Restructuring Teacher Training through ‘Active TNA’: The City School Experience

By Amina A. Chughtai, Kashif Suhail Malik and Primrose Mathew.

Published by The Learner Collection

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Article: Print $US10.00
Article: Electronic $US5.00

Teacher training has attracted increasing attention of educationists in recent years in Pakistan. Faced with rising demand for better education in this technologically challenged age, schools have realized the significance of effective training and follow up for the reformation required in this field. The challenges this notion pose require schools to locate training needs at grass root level rather a preset frame of work for teachers to receive. As Sheal (1994) states “Before we start training people we need to identify as accurately as possible what their needs are.” There has been a great debate over the time, type, tools and approaches to TNA.The City School-Department of Professional Development (TCS-DPD) initiated a study to measure direct classroom impact of various training activities. Report shows a quantifiable training fizzle out. In-depth analysis explored that most training is based on TNAs that did not reflect actual needs of teachers and schools. Mostly, this is because of the variety of socio-cultural contexts in which our schools operate and partially because of ‘the training gap’ (Stout 1994). It gave way to a better needs assessment-Active TNA more befitting to our local needs. Active TNA is an integrated school wide approach conducted on regular basis for a set period of time with simultaneous action learning approach as indicated by Morris (Prior,1994). It has been practiced for the last two years in two phases at 9 TCS Branches in 7 cities, 273 teachers and 25 school management personnel. Findings show ‘Active TNA’ as a better and comparatively effective way of identifying training needs of schools. This paper also suggests a more sophisticated and realistic approach to deal with common bottlenecks for the implementation of training programmes.

Keywords: Teacher Training, Training Needs Assessment, Active TNA, The City School

The International Journal of Learning, Volume 15, Issue 12, pp.199-210. Article: Print (Spiral Bound). Article: Electronic (PDF File; 1.741MB).

Amina A. Chughtai

Manager Training Programmes, Department of Professional Development, Lahore, Pakistan

Ms. Chughtai is presently working in the field of education as Manager Training Programmes and Master Trainer/Mentor. She is actively involved in course design, plan formulation and implementation, evaluation and review of training programmes for quality assurance. She presents regularly at national and international conferences and workshops. Her experience in training teachers across the national borders has not only gathered her good name as a prominent trainer and mentor but also rich knowledge of learner psyche, learner autonomy, classroom mechanisms and school culture. Her experience as a linguist and educational planner has opened new vistas of knowledge for her as a professional and developed a deep rooted sense of commitment and excellence to achieve high standards. She wishes to pursue this career as it gives her a gratifying experience of on-spot evaluation of herself as a trainer and a chance to contribute to the society for a better cause.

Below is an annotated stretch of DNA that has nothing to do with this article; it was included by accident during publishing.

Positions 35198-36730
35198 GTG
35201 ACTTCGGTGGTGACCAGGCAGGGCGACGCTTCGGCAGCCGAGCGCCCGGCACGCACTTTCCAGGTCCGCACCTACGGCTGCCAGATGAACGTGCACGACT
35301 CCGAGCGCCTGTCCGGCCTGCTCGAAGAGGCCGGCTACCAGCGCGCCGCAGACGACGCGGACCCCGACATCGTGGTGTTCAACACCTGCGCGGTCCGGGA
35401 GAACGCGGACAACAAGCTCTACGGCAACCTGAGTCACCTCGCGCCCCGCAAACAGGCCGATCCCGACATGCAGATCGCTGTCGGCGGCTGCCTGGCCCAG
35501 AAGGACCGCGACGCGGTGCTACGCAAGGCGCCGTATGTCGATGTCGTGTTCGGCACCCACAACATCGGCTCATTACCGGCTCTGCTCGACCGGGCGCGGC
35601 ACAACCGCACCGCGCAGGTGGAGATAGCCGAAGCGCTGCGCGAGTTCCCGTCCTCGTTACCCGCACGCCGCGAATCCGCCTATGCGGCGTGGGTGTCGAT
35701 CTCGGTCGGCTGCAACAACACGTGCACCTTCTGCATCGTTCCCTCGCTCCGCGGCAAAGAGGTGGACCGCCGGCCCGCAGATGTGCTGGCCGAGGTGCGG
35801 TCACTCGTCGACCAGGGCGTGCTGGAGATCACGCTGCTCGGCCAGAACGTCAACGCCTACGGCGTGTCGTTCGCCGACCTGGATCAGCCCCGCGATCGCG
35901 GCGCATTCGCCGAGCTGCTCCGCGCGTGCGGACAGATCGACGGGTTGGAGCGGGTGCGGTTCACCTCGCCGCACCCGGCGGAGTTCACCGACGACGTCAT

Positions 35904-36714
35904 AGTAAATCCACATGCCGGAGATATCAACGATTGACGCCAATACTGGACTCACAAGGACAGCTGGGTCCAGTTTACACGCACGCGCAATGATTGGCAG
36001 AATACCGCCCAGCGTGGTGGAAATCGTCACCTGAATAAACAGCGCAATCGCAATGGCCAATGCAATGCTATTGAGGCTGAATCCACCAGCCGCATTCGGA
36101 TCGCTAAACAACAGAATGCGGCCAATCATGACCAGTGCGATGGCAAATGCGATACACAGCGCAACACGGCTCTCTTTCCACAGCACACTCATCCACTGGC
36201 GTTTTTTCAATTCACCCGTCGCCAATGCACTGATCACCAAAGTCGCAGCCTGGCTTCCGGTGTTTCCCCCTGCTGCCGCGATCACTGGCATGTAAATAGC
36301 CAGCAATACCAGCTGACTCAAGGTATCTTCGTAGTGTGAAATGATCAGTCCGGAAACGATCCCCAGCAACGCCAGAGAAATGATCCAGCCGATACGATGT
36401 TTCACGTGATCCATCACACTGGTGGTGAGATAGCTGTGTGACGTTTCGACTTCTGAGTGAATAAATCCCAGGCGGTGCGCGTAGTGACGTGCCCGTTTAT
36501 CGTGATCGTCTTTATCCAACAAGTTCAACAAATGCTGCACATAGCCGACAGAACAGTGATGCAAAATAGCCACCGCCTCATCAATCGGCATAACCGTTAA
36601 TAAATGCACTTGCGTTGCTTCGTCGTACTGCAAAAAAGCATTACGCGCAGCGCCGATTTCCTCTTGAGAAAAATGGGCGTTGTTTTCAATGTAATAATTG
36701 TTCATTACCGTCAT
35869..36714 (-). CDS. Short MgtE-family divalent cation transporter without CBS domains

Kashif Suhail Malik

Dy. Manager Research&Developemnt, Ex Officio Master Trainer, Department of Professional Development, Lahore, Pakistan

Mr. Kashif S. Malik is an educational coach, mentor and consultant. Presently working as Deputy Manager Research & Development as well as Ex Officio Master Trainer at the Department of Professional Development, City Schools Pvt Ltd. He has introduced a number of innovative methods and approaches in teacher training. Widely traveled, he is a certified trainer for Governments of Punjab and Sindh. He has conducted extensive trainings, delivered talks and workshops in most prestigious institutions throughout Pakistan. He regularly delivers lectures at Government College University. He is a tutor on Leadership and Management Programme with special expertise on educational theory. His in-depth knowledge and command on educational taxonomies has earned him great respect. A life long member of British Council Learners Club, Kashif is also a regular and very popular presenter at educational conferences. He is also a consultant and visiting trainer for House for Professional Development (HPD).

Primrose Mathew

Executive Director, Academics, Lahore, Pakistan

A renowned educationist with 29 years of experience in teaching and educational management, she is presently working as Executive Director (Academics) at Pakistan’s one of the leading educational institutions, City Schools Pvt Ltd. From the institutionalization of academic practices to the administrative issues in schools her contributions are invaluable. She conceded on an M.Sc. research thesis on “Self Managing Schools” from University of Strathclyde, UK that changed the whole concept of school management from a traditional centralized management to a more progressive approach. She has given a new meaning to school management and improvement paradigm through her more affable style of leadership. Having worked at the key positions and enriched with the varied experience of educational planning and policy making, she has been instrumental in bringing about revolutionary changes in the professional development activities not only in The City School but also across Pakistan.


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